Therefore, the announcement in December’s Budget that social care pay would be funded at the new real Living Wage rate of £10.90 per hour – and not a penny more – from April 2023 felt like a deeply regressive move which at a stroke undoes the positive strides made during and immediately after the Covid pandemic. 

Not only has there been no in-year uplift while our workforce wrestled with spiralling inflation and the cost of living crisis, but the principle that the real living wage is the floor and not the ceiling appears to have been completely abandoned. 

The inadequate 3.8% uplift alongside the NHS’s 6.5% uplift means that rather than benchmarking the social care workforce with Band 3 of the NHS Agenda for Change pay scale – or Band 4 for the workforce delivering the most complex social care and support – as had been previously mooted as a collective bargaining position for the sector, social care pay will now be funded at a rate below the lowest Band 1 Pay Point 1 of the NHS scale. 

The timing of this regressive pay policy could not be worse. Scotland’s social care sector currently faces challenges of historic proportions as we seek to recruit and retain in the face of a labour market where other sectors and employers have the agility and capacity to raise wages swiftly in response to emerging vacancies. 

It is estimated that there are now 17,000 vacancies in social care in Scotland, equivalent to around 11% of all positions in the sector. Behind these figures, of course, there are people; people who are not receiving the social care and support to which they have a right; and people who are committed to their role and feel they need to take on more and more additional shifts because of their dedication to supporting the person they work for. Neither situation is acceptable or sustainable.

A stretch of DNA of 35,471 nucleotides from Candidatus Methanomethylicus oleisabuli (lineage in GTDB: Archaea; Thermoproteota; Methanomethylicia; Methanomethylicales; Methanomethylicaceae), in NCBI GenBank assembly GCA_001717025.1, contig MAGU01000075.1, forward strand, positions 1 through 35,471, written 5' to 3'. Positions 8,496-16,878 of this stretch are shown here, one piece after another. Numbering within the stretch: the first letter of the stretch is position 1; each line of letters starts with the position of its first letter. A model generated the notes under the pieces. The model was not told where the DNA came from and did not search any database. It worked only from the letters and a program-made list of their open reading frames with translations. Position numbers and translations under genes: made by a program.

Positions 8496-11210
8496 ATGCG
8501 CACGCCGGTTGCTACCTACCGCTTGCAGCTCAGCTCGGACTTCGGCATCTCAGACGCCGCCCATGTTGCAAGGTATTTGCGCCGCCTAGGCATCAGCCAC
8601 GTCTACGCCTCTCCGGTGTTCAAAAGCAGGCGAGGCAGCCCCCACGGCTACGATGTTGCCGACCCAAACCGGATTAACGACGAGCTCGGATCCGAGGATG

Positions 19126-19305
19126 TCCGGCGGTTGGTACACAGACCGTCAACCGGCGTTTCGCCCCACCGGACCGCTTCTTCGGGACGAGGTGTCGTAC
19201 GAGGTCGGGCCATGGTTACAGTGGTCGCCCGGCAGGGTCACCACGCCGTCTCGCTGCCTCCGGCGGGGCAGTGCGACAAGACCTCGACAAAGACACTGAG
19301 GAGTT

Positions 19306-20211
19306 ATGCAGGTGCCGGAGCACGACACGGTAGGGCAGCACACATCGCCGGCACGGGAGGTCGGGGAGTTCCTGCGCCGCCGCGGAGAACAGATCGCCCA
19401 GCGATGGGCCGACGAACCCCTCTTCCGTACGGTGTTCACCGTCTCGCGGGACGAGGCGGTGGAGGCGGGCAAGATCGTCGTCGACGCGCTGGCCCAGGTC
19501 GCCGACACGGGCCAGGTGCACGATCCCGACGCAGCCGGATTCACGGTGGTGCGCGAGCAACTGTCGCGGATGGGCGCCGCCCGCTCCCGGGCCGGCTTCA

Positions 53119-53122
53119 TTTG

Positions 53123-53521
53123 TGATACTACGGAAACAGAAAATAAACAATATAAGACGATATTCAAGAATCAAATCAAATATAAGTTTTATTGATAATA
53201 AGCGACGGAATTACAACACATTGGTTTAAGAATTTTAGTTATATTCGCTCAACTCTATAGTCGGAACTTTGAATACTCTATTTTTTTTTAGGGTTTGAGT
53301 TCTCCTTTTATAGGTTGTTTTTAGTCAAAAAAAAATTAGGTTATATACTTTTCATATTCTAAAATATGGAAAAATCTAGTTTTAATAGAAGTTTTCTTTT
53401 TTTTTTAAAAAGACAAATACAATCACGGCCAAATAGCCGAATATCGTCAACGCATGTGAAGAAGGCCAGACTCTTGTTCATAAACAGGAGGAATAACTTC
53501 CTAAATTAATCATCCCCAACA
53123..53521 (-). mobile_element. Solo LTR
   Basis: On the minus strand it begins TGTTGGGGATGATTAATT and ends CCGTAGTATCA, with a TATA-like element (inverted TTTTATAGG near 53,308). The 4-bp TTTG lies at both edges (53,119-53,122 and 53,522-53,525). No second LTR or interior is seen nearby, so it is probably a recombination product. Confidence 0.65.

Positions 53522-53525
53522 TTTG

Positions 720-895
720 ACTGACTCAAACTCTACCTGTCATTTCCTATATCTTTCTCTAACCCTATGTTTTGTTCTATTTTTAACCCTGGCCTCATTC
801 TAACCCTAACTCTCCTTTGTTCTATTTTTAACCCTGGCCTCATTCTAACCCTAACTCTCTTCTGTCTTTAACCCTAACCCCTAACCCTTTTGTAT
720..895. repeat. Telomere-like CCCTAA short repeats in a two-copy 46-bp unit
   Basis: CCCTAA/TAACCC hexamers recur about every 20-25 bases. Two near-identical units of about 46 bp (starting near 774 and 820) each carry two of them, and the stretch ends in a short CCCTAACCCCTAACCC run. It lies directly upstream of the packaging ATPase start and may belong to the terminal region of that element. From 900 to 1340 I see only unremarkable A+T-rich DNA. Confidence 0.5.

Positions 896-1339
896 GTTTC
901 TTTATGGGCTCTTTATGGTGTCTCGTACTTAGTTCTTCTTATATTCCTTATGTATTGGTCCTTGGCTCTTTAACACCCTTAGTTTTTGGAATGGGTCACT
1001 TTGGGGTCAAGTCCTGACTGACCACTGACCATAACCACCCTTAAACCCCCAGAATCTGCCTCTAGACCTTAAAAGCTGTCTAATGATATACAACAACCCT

It is recognised across all industries that pay and conditions are critical to satisfying people’s physiological needs and psychological safety, from which base we can build towards self-actualisation. Of course development and career progression opportunities are important, but you cannot tell the social care workforce – as many still do – that it is “not all about pay” when Government-funded pay levels for the sector are on the floor. 

With a new First Minister set to take office at the end of this month, it is simply essential that one of their first actions is to significantly enhance frontline social care pay well beyond the real Living Wage to a minimum of £12 per hour, with a clear commitment and timeframe to progress in short order to £15 per hour. 

As we celebrate International Women’s Day, the fragility of the great strides taken in recent years to enhance social care pay, career progression and development opportunities for 122,000 women across Scotland has been exposed, and the need to constantly campaign and make the case for a workforce that is far too often undervalued could not be clearer. 

A National Care Service will not be the panacea, but nor can criticism of the proposal be used to frustrate the urgency of systemic reforms which must be deep, decisive and demonstrable improvements – starting with enhanced frontline pay.